Reliability and Validity of a Self-Control Measure
Published in: Criminology, v. 36, no. 1, Feb. 1998, p. 175-182
Posted on RAND.org on December 31, 1997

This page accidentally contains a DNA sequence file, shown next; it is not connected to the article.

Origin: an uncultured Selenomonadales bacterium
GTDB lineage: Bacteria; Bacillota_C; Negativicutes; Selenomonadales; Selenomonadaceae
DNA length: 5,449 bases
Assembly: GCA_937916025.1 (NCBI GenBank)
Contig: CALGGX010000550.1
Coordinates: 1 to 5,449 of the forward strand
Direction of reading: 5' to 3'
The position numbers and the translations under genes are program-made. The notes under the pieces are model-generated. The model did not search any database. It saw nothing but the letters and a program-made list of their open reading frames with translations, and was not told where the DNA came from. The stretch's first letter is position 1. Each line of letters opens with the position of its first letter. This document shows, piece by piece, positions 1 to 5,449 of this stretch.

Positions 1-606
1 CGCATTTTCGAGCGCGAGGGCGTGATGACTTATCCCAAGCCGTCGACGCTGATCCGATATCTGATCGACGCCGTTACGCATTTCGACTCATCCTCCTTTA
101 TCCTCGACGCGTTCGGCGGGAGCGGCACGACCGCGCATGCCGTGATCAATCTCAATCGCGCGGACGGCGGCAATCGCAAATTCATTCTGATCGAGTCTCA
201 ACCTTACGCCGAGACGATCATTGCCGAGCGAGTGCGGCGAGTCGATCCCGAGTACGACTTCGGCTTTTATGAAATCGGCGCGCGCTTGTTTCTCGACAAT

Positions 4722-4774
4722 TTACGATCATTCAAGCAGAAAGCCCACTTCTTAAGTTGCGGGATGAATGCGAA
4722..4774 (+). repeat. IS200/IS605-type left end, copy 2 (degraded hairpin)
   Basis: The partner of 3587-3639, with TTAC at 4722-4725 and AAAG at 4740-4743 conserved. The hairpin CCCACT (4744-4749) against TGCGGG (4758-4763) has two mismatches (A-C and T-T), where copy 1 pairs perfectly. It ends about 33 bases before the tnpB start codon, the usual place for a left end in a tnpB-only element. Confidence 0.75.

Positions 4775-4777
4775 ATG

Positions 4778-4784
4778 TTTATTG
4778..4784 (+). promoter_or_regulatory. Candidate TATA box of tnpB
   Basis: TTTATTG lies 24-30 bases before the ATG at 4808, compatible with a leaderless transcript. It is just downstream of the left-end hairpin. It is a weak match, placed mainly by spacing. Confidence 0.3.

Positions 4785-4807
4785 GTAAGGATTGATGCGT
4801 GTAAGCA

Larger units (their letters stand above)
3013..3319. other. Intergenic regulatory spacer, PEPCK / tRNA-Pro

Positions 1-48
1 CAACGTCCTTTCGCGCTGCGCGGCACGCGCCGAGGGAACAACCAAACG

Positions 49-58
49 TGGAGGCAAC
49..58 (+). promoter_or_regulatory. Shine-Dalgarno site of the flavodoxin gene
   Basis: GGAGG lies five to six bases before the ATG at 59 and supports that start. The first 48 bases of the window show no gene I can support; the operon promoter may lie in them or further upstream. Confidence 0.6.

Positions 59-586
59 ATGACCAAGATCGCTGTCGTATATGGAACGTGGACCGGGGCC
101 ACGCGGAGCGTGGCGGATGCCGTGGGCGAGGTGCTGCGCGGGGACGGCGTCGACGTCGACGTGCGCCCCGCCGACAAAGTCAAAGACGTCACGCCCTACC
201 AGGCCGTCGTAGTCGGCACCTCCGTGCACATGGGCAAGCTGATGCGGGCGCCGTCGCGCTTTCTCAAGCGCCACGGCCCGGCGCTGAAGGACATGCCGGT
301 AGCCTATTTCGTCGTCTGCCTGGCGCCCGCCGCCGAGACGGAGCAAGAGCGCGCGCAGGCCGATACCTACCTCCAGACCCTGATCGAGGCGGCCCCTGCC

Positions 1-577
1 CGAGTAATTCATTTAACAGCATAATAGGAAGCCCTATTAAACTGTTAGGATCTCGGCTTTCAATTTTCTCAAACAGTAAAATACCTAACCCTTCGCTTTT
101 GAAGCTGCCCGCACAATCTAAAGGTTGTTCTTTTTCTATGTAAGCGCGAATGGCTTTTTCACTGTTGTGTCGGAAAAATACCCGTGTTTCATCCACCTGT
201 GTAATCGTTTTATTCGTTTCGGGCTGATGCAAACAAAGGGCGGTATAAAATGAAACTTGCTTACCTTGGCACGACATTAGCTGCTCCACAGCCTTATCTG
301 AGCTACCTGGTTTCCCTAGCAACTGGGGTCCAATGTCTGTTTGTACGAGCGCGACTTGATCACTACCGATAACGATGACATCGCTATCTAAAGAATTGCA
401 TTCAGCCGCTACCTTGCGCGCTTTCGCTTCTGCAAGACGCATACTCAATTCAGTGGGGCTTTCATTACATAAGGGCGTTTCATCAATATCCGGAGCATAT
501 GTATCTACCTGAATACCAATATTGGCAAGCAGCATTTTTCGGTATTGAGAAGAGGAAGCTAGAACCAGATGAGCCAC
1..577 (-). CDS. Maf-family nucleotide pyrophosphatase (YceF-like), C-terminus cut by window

We used a revised set of items from Grasmick et al. (1993) for our study of self-control and crime in a sample of male and female criminal offenders. Viewed as a unidimensional construct in the general theory of crime, self-control, as we measured it, appeared instead to be multidimensional. Using factor analytic techniques and fit indices in EQS, we found five substantive subfactors, interrelated but not reducible to a single dimension. They were impulsivity/self-centeredness, preference for simple tasks, risk seeking, preference for physical activity, and volatile temper. Moreover, while a five-factor solution fit the data for male offenders, neither a one-factor nor a five-factor solution fit the data adequately for female offenders. Finally, when we regressed two crime variables on the overall self-control measure and (separately) on the five subfactors, beta coefficients for three subfactors-risk seeking, impulsivity/self-centeredness, and volatile temper-were at least as strong as coefficients for the overall measure. Thus, in our analysis of this data set, the self-control measure seemed tenable with male but not female offenders, and the predictive power of self-control was no better than that of existing constructs in criminological theory. Piquero and Rosay (in this volume) took a different approach in analyzing our data set. They avoided use of correlated error residuals by adding items within subscales of the self-control scale and relied on maximum .likelihood methods and goodness-of-fit (GFI) indices in LISREL. They obtained a one-factor solution for men and women and concluded that the data do in fact support a unidimensional view of selfcontrol. Moreover, correlations between their self-control measure and crime were significant and in the expected direction. While we recognize the scientific concerns raised by Piquero and Rosay, we believe their analytic method was inappropriate, and in any event, led to substantive conclusions identical to ours.